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close this bookDelivery of Oral Doses of Vitamin A Deficiency and Nutritional Blindness: A State-of-the-art Review - Nutrition policy discussion paper No. 2 (UNSSCN, 1987, 120 p.)
close this folder7. PROGRAMME ECONOMICS
View the documentCOSTS
Open this folder and view contentsCOST-EFFECTIVENESS (CE)
View the documentBENEFIT-COST (BC)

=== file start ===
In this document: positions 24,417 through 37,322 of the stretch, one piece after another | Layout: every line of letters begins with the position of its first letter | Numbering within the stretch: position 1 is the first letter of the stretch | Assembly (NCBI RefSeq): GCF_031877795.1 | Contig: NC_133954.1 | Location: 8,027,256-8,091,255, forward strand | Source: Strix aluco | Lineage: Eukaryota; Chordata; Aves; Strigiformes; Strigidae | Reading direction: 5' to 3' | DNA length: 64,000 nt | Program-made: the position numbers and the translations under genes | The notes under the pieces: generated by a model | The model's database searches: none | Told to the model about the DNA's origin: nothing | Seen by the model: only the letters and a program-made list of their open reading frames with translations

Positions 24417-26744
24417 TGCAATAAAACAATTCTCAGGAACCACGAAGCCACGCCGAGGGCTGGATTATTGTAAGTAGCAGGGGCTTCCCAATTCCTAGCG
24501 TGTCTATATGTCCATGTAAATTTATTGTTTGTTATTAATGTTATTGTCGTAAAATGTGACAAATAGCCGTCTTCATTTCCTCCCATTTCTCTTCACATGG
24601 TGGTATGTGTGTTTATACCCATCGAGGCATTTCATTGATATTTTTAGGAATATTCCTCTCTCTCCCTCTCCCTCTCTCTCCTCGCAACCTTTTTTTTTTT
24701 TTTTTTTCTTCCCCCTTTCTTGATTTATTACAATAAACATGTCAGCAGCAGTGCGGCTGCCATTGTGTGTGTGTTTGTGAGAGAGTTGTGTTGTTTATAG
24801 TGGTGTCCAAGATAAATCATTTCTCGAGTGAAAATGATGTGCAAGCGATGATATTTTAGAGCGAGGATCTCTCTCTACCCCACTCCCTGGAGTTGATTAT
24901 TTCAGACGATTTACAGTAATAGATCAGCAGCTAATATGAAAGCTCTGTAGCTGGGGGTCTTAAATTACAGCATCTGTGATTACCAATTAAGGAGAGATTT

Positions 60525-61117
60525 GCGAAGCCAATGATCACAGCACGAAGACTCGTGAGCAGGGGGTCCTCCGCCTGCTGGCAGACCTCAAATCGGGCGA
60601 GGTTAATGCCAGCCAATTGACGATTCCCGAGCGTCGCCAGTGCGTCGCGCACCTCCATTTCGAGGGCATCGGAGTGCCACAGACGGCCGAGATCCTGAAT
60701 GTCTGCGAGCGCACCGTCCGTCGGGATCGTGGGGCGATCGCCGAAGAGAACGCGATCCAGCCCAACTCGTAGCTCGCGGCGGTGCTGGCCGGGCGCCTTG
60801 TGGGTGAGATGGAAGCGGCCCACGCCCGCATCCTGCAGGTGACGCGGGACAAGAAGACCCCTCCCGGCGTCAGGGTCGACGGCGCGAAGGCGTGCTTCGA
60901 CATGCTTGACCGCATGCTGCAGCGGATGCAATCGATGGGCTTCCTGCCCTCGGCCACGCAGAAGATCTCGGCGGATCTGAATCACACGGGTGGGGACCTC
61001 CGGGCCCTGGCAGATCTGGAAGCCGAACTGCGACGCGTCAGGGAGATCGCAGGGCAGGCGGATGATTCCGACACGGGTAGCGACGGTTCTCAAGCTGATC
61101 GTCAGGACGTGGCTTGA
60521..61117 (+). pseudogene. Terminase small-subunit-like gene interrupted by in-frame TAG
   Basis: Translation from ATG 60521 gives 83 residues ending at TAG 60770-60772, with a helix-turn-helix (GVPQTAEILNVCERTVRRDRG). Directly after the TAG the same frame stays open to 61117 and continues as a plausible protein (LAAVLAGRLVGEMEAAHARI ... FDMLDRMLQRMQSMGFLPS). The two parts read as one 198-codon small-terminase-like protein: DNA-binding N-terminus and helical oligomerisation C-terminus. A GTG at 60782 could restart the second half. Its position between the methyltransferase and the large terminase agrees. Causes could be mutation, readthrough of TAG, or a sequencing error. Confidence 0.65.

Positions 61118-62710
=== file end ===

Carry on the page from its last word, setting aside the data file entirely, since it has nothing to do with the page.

A straightforward but comprehensive accounting system which includes both cash and in-kind costs incurred at each operational level is essential for programme budgeting and analysis. The vitamin A programme budget and activity plan should correspond to the same time period (e.g., annual budget for a set of planned activities during the fiscal year), and should employ a standard classification of resources and expenditures(154) (e.g., personnel salaries, training, material, etc.). A distinction should be made between programme start-up costs (e.g., design testing, initial organizational work, equipment purchase) and ongoing, operating costs. In addition, costs of activities which support distribution at each organizational level should be itemized, such as supervision, in-service training, administrative functions,(155) and evaluation components. Capital resources such as vehicles (including bicycles), can be amortized on an annual basis to buffer against cost distortions during years of purchase. Budget items requiring the outlay of foreign exchange (e.g., vitamin A capsules, foreign technical assistance) should be distinguished from local costs, given the usual constraints limited foreign exchange places on health programmes.(155)